Edwin Bryant, Laurie Patton
The Indo-Aryan Controversy: Evidence and Inference in Indian History
For the first time in a single volume, this book presents the various arguments in the Indo-Aryan controversy. It also provides a template for the basic issues addressing four major areas: archaeological research, linguistic issues, the interpretation of Vedic texts in their historical contexts, and ideological roots. The volume ends with a plea for a return to civility in the debates which have become increasingly, and unproductively, politicized, and suggests a program of research and inquiry upon which scholars from all sides of the debate might embark.
India: The Ancient Past: A History of the Indian Sub-Continent from c. 7000 BC to AD 1200
This carefully crafted study presents the fascinating story of the development and establishment of India’s culture and civilization from early pre-history through to the early second millennium.
Encompassing topics such as the Harappan Civilization, the rise of Hindu culture, the influx of Islam in the eighth and the eleventh/twelfth centuries and key empires, states and dynasties, India: The Ancient Past engages with methodological and controversial issues.
Key features of this illustrated guide include:
a range of maps illustrating different temporal and geographical regions
selected source extracts at the end of each chapter, for review and reflection
questions for discussion.
This book provides comprehensive coverage of the political, spiritual, cultural and geographical history of India, making it an enriching read for anyone with an interest in this captivating period of history.
The Blood Never Dried: A People’s History of the British Empire (2nd Edition)
The Blood Never Dried challenges the rising chorus of claims that the British Empire was a kinder, gentler force in the world of imperialism. John Newsinger sets out to uncover this neglected history of repression and resistance. To the boast that “”the sun never set on the British Empire”” the Chartist Ernest Jones replied “”and the blood never dried.”” This new, updated edition brings the story up to the Obama administration and Britain’s changing relationship with the US, as well as taking into account the Arab Spring and its implications.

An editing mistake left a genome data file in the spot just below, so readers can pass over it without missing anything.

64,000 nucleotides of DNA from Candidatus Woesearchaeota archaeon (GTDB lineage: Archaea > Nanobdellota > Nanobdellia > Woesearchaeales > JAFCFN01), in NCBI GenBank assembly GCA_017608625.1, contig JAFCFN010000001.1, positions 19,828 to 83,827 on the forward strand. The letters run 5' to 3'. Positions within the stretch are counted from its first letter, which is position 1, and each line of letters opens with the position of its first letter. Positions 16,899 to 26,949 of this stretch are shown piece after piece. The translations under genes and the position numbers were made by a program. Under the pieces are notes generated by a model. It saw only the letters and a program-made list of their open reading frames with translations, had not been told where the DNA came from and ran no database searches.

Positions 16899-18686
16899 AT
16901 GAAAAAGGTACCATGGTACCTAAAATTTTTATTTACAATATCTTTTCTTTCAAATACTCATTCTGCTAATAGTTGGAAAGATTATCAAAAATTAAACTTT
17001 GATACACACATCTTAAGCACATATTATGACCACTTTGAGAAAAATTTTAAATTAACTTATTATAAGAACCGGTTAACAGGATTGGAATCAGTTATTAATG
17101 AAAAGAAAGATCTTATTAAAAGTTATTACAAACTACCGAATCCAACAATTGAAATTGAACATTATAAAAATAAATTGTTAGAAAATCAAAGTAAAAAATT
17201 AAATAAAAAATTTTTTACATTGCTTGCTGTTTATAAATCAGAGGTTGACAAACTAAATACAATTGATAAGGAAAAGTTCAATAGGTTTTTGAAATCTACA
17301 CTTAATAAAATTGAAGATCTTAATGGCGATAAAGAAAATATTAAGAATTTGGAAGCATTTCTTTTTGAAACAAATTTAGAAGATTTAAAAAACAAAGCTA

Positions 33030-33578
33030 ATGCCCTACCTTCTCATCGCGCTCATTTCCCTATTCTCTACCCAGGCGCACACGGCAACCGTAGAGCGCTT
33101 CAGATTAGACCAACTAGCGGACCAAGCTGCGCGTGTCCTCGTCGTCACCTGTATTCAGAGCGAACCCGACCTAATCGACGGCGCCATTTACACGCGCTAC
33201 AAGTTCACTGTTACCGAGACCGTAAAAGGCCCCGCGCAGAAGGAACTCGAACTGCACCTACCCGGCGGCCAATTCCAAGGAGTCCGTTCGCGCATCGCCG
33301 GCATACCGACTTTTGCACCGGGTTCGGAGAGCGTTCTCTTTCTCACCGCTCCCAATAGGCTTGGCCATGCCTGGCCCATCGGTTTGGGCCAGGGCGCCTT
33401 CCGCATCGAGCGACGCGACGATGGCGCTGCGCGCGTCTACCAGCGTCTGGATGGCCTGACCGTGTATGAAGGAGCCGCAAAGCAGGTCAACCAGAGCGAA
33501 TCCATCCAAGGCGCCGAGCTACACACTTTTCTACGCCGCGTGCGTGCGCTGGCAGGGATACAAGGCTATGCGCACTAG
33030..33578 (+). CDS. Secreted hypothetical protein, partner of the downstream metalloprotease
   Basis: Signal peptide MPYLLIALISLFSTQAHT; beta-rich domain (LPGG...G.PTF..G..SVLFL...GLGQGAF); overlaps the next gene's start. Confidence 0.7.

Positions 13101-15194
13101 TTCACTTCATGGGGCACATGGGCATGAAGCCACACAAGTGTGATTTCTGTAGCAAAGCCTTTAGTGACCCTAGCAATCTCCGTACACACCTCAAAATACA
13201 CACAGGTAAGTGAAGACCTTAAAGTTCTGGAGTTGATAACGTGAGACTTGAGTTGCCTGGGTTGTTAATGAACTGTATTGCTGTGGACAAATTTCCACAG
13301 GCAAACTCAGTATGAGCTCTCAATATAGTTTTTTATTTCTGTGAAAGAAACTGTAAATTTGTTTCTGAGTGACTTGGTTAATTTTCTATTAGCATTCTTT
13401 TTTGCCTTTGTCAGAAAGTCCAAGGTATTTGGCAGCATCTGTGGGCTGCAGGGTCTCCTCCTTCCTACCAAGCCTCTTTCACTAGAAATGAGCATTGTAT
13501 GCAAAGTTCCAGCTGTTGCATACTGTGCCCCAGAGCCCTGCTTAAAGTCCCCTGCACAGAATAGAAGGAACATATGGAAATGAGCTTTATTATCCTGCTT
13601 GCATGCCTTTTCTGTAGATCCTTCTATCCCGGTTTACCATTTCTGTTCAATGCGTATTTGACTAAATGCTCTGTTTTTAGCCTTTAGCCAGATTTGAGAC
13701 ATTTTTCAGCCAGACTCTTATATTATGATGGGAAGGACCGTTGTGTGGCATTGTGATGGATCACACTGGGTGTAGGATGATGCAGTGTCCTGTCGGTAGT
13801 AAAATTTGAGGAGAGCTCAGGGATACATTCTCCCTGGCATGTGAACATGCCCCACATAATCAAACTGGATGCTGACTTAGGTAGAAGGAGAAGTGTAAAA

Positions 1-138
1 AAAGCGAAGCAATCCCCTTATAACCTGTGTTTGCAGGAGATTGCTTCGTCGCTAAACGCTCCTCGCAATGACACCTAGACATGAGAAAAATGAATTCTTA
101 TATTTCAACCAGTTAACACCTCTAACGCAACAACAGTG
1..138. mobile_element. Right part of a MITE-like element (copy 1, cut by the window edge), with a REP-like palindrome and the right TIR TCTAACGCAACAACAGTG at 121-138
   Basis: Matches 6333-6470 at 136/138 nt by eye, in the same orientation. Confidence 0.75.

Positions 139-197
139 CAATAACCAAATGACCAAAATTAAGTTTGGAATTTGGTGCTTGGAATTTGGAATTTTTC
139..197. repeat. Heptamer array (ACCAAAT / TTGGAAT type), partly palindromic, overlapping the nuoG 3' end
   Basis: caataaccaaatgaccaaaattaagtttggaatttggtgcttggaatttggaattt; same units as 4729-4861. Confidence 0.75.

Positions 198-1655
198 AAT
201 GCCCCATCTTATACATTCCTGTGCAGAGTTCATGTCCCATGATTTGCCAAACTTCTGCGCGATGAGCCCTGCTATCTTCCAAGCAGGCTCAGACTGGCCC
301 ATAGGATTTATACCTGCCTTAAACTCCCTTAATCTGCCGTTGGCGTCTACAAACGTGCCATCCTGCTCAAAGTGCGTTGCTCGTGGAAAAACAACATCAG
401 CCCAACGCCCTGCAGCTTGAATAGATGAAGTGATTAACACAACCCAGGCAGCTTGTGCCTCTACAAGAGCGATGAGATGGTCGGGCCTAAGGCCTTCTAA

Charles P. Kindleberger
A Financial History of Western Europe (Economic History)
This is the first history of finance – broadly defined to include money, banking, capital markets, public and private finance, international transfers etc. – that covers Western Europe (with an occasional glance at the western hemisphere) and half a millennium. Charles Kindleberger highlights the development of financial institutions to meet emerging needs, and the similarities and contrasts in the handling of financial problems such as transferring resources from one country to another, stimulating investment, or financing war and cleaning up the resulting monetary mess. The first half of the book covers money, banking and finance from 1450 to 1913; the second deals in considerably finer detail with the twentieth century. This major work casts current issues in historical perspective and throws light on the fascinating, and far from orderly, evolution of financial institutions and the management of financial problems. Comprehensive, critical and cosmopolitan, this book is both an outstanding work of reference and essential reading for all those involved in the study and practice of finance, be they economic historians, financial experts, scholarly bankers or students of money and banking. This groundbreaking work was first published in 1984.
Housni Alkhateeb Shehada
Mamluks and Animals: Veterinary Medicine in Medieval Islam (Sir Henry Wellcome Asian, Book 11)
In Mamluks and Animals: Veterinary Medicine in Medieval Islam Housni Alkhateeb Shehada offers the first comprehensive study of veterinary medicine, its practitioners and its patients in the medieval Islamic world, with special emphasis on the Mamluk period (1250-1517).